D&D 4e and the Death Penalty

The table was pretty silent after Singe the Red Dragon burned Nor, Cleric of Bahamut to a crisp. "You mean he just dies?" they asked. Oh yes, the rules state negative half hit points is dead. As in dead-dead.

What the rules don't state so clearly is what should happen next.

Nobody likes killing PCs. Except for this guy.

I don't believe in punishing players whose characters die. "Permadeath" is about the least fun thing ever. It's also unique to RPGs. Permanently losing all of your progress in video games would never fly. You don't take your copy of Dragon Age out of the xbox and put it away forever the first time your guy dies, saying, Well, I had a good run.

Every other game sets the expectation that every player will be able to see all of the "content". Whether that's areas, cuscenes, plot, customization options, or outfits. Your players are constantly being trained by every game ever that they are entitled to take their character to the ends of the map, fully develop their abilities, save the day, roll credits. Naturally, when a character dies, the first thing everybody is thinking is:

There's got to be a way...

My idea was, "Wouldn't it be cool if the party had to go on a quest to find a raise dead scroll, or even better, a ritual book? How fun. It going to be so exciting. The player who played Nor would get to play a companion character who was well-liked by the party, it would give an epic adventure feel to the whole affair. Even better, I would be able to give out some fun treasure at the end, when the party completed the quest of the warlock's tower.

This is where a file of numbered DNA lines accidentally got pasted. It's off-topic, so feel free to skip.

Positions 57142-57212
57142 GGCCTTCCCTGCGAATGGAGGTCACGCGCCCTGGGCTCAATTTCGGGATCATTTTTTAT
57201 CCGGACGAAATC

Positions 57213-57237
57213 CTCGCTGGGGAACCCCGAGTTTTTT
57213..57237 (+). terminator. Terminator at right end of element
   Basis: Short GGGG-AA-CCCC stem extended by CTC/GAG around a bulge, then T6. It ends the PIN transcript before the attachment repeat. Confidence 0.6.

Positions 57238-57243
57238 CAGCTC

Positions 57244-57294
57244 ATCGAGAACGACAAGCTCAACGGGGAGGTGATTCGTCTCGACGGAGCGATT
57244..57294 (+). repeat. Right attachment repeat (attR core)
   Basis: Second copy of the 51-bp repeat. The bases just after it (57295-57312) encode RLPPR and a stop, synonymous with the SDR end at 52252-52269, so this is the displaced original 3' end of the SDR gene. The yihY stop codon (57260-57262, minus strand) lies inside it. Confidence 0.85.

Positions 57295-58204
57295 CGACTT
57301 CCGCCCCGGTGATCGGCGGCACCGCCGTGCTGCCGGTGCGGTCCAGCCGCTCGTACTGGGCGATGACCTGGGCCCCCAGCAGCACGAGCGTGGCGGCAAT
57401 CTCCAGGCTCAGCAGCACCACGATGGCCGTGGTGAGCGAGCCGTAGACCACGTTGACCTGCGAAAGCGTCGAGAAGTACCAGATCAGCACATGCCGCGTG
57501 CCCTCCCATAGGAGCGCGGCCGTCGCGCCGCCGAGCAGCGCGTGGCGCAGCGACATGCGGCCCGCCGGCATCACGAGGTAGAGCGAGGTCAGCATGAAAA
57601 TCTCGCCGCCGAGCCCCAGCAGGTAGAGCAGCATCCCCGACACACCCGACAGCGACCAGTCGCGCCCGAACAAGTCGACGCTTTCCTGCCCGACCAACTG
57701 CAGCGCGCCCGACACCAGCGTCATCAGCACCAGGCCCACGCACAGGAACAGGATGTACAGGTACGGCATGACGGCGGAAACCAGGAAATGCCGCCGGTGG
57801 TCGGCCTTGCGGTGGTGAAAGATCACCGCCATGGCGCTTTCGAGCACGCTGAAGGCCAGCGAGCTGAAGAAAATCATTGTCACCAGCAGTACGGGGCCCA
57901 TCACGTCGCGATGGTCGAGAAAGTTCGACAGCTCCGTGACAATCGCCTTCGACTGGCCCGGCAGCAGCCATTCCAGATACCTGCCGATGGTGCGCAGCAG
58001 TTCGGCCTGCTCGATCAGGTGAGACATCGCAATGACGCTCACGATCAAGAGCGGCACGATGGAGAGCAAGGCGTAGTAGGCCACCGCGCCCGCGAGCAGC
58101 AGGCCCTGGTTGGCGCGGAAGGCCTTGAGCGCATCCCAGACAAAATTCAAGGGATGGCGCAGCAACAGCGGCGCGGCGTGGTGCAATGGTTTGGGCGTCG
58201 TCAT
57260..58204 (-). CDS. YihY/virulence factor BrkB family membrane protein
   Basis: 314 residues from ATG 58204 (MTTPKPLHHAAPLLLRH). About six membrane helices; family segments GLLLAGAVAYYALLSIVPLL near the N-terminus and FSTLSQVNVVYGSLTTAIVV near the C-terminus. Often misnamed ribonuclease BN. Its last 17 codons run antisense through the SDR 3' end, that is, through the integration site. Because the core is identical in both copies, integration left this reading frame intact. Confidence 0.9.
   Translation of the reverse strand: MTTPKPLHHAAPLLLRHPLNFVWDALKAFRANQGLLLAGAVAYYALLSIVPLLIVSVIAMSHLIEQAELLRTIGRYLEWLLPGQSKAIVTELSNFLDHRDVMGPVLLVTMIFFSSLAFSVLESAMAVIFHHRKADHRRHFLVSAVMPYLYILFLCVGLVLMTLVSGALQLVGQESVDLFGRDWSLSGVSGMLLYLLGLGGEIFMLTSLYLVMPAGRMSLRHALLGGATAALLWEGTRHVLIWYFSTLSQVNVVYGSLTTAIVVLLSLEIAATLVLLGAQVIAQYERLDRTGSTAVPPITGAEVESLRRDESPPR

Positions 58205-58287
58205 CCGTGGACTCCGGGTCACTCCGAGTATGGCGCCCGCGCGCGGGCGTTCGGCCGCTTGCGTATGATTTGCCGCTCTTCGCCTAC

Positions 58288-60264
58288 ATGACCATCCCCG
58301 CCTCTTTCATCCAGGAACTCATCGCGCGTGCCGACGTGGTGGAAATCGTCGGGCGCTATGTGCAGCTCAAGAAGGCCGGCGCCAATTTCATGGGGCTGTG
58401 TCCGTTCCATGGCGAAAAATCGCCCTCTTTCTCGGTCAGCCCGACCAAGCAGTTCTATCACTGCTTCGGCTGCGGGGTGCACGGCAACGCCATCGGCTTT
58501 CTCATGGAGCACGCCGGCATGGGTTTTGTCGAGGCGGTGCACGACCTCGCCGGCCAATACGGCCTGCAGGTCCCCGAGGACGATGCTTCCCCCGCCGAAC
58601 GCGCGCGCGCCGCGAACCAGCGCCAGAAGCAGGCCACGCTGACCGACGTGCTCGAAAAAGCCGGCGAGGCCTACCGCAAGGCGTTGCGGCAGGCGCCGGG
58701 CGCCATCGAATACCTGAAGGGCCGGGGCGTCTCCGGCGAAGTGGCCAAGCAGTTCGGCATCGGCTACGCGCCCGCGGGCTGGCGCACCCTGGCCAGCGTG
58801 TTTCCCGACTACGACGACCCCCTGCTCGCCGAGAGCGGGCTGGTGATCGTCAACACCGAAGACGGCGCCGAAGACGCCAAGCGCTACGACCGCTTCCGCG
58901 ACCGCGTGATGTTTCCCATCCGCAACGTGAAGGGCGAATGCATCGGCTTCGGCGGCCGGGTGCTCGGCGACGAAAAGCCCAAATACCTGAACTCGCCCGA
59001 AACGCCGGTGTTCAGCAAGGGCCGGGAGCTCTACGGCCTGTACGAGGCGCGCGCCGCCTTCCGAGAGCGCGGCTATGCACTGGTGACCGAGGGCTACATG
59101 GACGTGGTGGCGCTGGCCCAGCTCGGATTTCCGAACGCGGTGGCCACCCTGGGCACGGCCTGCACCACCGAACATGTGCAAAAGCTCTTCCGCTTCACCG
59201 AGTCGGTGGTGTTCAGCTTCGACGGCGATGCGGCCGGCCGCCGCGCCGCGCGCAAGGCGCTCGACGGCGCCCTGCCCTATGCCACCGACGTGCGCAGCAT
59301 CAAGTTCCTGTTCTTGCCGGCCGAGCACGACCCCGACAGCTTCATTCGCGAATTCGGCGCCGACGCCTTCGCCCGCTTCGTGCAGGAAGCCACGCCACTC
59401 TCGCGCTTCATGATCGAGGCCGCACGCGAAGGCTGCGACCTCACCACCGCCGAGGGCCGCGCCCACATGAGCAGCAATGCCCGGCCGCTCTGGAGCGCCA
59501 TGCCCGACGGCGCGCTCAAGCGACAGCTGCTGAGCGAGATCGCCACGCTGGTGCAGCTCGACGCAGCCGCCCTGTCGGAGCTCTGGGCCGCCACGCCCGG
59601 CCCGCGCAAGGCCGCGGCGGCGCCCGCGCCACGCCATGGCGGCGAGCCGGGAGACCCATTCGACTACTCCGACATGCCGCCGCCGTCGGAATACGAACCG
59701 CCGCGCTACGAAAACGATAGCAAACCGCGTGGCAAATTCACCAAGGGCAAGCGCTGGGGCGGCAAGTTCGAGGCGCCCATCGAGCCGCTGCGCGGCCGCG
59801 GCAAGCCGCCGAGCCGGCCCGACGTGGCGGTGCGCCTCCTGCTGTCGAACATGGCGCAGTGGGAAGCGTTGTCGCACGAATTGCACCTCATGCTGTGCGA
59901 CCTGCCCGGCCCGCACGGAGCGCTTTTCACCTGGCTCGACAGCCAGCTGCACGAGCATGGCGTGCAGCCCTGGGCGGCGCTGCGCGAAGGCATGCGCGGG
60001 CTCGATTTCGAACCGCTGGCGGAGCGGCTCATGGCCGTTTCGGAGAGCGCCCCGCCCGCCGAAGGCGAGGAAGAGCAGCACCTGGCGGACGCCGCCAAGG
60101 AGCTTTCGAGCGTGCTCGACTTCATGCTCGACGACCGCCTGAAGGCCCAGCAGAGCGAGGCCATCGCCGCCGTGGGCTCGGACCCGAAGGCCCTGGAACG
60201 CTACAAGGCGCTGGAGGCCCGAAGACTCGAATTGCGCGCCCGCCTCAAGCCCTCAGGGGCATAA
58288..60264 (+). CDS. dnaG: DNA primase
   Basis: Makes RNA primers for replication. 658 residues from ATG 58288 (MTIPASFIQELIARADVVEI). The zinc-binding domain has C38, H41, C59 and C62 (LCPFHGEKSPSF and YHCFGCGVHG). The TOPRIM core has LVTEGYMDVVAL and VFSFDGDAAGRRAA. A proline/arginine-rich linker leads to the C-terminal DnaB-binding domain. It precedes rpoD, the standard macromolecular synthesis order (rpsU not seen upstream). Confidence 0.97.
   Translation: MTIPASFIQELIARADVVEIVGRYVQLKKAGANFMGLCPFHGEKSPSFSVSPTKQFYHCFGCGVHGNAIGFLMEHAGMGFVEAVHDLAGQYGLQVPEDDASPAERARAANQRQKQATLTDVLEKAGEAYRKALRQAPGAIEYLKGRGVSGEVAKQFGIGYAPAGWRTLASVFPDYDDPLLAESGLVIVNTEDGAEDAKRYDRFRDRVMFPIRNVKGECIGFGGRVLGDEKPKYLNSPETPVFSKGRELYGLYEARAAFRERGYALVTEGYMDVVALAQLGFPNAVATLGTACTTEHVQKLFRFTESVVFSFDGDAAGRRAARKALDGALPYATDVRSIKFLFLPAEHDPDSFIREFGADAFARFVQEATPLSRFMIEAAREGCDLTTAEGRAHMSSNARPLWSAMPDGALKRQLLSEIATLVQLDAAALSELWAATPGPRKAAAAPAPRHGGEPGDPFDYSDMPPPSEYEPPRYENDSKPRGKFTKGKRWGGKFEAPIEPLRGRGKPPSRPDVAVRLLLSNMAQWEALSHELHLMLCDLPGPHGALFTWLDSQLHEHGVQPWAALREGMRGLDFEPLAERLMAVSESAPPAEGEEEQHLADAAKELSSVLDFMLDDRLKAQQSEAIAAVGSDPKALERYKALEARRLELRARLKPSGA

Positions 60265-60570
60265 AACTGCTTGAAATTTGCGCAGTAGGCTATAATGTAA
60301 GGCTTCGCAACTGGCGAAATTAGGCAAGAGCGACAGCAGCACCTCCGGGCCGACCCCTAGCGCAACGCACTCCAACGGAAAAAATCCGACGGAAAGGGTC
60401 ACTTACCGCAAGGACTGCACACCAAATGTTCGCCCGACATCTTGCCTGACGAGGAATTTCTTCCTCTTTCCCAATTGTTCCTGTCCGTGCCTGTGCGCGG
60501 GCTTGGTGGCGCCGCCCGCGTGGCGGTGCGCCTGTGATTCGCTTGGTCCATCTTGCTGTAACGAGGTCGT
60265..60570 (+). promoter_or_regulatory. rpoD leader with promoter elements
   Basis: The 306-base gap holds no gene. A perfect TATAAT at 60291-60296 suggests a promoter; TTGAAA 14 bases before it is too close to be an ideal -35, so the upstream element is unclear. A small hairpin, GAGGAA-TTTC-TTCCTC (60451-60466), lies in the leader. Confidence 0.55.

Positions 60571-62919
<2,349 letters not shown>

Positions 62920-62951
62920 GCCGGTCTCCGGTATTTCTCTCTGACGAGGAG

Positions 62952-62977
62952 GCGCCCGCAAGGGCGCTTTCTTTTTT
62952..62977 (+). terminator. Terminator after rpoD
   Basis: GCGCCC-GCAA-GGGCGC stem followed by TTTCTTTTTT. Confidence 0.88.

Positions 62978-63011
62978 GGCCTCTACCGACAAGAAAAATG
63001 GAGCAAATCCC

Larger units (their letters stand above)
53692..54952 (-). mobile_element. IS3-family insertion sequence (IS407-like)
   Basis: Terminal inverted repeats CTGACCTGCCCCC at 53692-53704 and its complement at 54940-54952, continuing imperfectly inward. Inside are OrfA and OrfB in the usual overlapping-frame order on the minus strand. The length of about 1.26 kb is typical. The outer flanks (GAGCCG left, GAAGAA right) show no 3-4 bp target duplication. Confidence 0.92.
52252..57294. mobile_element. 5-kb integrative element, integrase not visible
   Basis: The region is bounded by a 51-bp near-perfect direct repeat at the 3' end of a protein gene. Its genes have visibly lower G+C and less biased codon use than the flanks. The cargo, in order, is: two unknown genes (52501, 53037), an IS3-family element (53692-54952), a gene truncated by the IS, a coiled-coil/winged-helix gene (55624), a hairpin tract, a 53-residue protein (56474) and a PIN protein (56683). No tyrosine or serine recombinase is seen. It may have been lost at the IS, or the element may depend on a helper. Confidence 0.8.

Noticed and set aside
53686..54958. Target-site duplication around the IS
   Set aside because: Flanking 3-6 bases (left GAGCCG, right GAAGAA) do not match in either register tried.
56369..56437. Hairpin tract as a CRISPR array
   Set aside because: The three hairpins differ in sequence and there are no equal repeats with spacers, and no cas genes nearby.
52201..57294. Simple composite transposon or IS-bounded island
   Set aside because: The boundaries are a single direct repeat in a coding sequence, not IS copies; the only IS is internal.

I immediately had a mutiny on my hands.

What I didn't count on was how strongly the players in my game see their characters as avatars for their own experiences. If their character doesn't participate in the next two sessions, the player feels cheated because in their mind they "aren't playing". I thought the game was the thing. But that's wrong, the game is just a platform - A platform for adventure, fantasy, and role-playing. The character is the only point of interaction for the players to experience this "content", and the game is just this machine in the back room humming reassuringly.

In the end, we decided that we would stick to the rules in the book, and that characters can be raised for a certain amount in ritual components, and suffer a reasonably lengthy -1 penalty to d20 rolls.

I love adventure as much as the next guy, but I've got no stomach for making players feel left out and punished.

Nor was raised in Fallcrest's temple to Bahamut, everyone is still going to the awesome Tower of Markov, doors will be kicked down, monsters slew, and their stuff thoroughly taken. And everyone will be there to enjoy it.